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William Wyon, English engraver

William Wyon, English engraver

C006/6187

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Credit

ROYAL INSTITUTION OF GREAT BRITAIN / SCIENCE PHOTO LIBRARY ROYAL INSTITUTION OF GREAT BRITAIN / SCIENCE PHOTO LIBRARY

Caption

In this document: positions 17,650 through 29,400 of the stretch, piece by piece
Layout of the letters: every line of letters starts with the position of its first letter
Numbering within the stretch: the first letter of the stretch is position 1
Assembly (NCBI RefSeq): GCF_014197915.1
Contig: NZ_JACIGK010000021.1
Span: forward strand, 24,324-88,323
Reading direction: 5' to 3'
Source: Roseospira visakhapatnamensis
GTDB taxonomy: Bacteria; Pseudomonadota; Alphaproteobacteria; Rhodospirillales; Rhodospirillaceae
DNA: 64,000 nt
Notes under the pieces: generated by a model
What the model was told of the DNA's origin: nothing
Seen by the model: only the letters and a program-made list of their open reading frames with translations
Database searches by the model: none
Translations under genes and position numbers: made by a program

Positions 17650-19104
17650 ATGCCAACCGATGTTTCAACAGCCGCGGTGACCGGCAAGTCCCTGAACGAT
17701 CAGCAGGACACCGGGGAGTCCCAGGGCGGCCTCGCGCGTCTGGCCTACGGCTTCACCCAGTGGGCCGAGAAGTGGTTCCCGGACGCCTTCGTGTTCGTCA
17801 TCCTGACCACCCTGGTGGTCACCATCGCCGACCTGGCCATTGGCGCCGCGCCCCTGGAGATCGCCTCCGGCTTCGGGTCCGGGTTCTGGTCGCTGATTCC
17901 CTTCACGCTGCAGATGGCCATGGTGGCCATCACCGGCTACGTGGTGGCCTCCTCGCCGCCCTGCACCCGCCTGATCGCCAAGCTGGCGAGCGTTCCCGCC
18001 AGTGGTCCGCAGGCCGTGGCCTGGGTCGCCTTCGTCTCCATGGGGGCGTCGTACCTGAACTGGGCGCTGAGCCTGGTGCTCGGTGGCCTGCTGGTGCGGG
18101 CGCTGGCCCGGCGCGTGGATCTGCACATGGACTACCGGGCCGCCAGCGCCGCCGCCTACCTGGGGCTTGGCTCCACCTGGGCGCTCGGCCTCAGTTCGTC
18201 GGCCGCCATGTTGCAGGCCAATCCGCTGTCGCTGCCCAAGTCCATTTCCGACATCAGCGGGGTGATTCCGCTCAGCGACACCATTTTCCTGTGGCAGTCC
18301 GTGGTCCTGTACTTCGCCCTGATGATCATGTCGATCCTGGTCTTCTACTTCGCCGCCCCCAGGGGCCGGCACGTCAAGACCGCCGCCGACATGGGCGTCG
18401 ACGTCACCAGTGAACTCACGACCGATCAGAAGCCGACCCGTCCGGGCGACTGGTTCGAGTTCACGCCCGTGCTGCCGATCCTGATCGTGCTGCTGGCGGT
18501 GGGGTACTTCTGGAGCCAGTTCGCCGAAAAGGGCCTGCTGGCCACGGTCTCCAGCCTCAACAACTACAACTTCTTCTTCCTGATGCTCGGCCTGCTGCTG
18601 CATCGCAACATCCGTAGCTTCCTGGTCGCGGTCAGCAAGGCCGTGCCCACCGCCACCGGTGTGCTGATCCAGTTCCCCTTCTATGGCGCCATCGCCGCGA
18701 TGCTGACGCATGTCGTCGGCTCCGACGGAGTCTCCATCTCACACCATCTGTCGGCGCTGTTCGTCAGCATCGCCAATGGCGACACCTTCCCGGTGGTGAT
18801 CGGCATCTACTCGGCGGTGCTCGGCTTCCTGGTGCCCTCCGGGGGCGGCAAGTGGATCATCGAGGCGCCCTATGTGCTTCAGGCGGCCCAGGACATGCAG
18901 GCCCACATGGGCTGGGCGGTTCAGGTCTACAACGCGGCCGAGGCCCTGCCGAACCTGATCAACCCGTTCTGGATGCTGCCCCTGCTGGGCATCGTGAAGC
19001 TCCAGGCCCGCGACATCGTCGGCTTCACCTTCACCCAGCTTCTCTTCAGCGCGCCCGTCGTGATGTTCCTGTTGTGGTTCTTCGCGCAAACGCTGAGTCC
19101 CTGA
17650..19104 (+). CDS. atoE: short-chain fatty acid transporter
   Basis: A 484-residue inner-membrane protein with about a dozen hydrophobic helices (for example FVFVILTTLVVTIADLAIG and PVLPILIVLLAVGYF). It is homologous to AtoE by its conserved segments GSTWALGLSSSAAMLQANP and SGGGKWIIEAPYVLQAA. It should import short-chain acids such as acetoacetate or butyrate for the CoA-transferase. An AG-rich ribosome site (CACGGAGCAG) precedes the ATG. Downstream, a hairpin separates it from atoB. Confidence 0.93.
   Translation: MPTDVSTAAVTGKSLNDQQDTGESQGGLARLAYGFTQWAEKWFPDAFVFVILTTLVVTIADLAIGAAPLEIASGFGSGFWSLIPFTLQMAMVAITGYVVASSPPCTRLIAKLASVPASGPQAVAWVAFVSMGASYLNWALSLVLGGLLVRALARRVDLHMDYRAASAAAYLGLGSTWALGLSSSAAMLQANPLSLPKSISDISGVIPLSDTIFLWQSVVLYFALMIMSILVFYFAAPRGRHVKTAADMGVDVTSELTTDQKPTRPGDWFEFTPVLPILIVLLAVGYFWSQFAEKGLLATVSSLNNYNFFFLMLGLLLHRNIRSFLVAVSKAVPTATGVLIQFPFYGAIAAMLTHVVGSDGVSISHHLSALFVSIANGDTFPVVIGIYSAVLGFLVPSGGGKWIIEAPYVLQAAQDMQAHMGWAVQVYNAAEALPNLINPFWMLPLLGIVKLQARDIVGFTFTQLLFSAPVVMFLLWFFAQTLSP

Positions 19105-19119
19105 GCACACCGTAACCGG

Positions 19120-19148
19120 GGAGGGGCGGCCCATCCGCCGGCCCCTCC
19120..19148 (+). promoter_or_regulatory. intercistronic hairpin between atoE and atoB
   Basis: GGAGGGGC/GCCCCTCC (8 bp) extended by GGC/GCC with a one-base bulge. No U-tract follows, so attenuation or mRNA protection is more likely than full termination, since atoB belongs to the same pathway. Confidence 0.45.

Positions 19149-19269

William Wyon (1795-1851), English engraver. Wyon was born at Birmingham and, after studying art, was apprenticed to his father, also an artist, at the age of fourteen. He grew in skill as an engraver of medals and was considerably influenced by the relief sculpture of Flaxman. From 1828 he was the chief engraver at the Royal Mint and was responsible for some of the most iconic official portraiture in the country. Most famous is the portrsit of the young Queen Victoria that appeared on penny coins from 1838 to 1860, and which was copied to appear on the penny black, the world's first adhesive postage stamp. Wyon was a neoclassicist artist, with his sitters appearing as if from Roman or Greek legend. Wyon also designed medals, including those awarded at the Great Exhibition in 1851.

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